You would really want to catch more than just a glimpse of Tim Bowen's article on catch and its collocates.

‘Eighteen months after his release, he was caught red-handed taking part in an armed robbery at a bank in North London.’ This unfortunate individual was found doing something clearly illegal and criminals who are caught in the act have little chance of escaping punishment. Clearly, the person in question was caught by surprise but you can also catch someone at a bad moment, as in 'I'm afraid you've caught me at a bad moment. Could you call back later?' Saying this (suggesting you are busy) is often an effective way of deterring (or at least delaying) cold callers on the telephone.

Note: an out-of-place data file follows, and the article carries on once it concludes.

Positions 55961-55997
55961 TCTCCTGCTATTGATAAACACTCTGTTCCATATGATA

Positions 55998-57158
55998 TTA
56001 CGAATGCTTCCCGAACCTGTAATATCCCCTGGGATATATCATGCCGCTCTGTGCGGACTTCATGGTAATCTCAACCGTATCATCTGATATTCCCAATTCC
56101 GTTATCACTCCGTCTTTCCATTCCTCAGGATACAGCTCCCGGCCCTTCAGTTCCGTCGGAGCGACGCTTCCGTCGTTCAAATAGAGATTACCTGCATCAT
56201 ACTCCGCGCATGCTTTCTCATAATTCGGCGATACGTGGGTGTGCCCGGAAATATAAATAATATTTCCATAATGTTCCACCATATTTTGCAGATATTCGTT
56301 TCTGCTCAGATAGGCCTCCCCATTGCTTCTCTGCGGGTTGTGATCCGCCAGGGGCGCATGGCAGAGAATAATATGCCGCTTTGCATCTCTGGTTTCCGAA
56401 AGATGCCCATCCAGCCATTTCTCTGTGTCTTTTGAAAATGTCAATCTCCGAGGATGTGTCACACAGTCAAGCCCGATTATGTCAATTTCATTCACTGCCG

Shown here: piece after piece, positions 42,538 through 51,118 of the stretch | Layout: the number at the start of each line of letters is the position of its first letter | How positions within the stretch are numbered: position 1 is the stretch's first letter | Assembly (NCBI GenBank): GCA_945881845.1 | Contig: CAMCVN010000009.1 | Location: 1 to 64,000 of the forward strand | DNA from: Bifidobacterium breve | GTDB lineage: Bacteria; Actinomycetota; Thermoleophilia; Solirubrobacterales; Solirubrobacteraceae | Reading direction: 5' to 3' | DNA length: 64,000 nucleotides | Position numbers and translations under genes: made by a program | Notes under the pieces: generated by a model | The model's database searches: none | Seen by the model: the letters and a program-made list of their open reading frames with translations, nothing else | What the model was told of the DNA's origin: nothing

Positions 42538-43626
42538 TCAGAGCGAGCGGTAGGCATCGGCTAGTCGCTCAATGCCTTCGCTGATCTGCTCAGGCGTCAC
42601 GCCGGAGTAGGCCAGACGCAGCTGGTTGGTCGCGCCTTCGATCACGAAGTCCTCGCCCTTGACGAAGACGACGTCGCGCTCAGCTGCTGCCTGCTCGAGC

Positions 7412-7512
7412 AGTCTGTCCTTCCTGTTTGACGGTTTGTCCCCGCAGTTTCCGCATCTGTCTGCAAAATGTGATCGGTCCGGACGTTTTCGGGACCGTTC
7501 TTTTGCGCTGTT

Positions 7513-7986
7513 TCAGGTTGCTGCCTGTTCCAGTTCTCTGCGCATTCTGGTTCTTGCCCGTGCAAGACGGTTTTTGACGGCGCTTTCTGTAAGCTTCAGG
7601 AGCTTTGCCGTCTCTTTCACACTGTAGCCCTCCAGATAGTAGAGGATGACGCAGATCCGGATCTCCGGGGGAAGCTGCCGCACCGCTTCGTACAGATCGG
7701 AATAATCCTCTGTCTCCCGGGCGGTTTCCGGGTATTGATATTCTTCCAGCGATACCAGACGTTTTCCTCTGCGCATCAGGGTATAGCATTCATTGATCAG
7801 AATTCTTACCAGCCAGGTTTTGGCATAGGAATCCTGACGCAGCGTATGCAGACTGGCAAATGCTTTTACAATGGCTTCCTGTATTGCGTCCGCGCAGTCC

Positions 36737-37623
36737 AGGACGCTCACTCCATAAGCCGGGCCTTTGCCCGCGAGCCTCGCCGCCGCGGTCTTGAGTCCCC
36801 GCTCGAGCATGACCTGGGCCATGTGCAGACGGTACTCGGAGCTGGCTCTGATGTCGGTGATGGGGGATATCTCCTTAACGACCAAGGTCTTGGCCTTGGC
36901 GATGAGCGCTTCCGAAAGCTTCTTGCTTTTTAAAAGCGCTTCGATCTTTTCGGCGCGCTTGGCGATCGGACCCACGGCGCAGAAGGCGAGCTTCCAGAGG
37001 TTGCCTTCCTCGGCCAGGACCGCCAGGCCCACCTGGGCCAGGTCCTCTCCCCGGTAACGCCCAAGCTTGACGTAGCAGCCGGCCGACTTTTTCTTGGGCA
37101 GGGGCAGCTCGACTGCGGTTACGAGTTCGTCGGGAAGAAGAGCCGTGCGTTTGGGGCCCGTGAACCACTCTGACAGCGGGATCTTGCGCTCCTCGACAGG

If, on the other hand, someone is caught off (their) guard, it means something happens that they are not ready for, as in 'Local residents were caught off guard by the floods and had to be evacuated from their homes by boat'.

If you catch a glimpse of someone, you see them for a very short time, as in ‘People lined the streets outside the theatre, hoping to catch a glimpse of her’. You can also smell something for a very short time, as in ‘He caught a whiff of expensive perfume as she brushed past him'.

Of course, you can catch various diseases, particularly during the winter months, and you might be warned against catching your death (of cold), as in 'Get out of those wet clothes or you'll catch your death of cold'.

Perhaps the best antidote to the winter blues is to go somewhere warm and catch some rays (go sunbathing) but don't overdo it or your friends might say ‘You’ve caught the sun’, meaning that you have painful red skin after sunbathing for too long.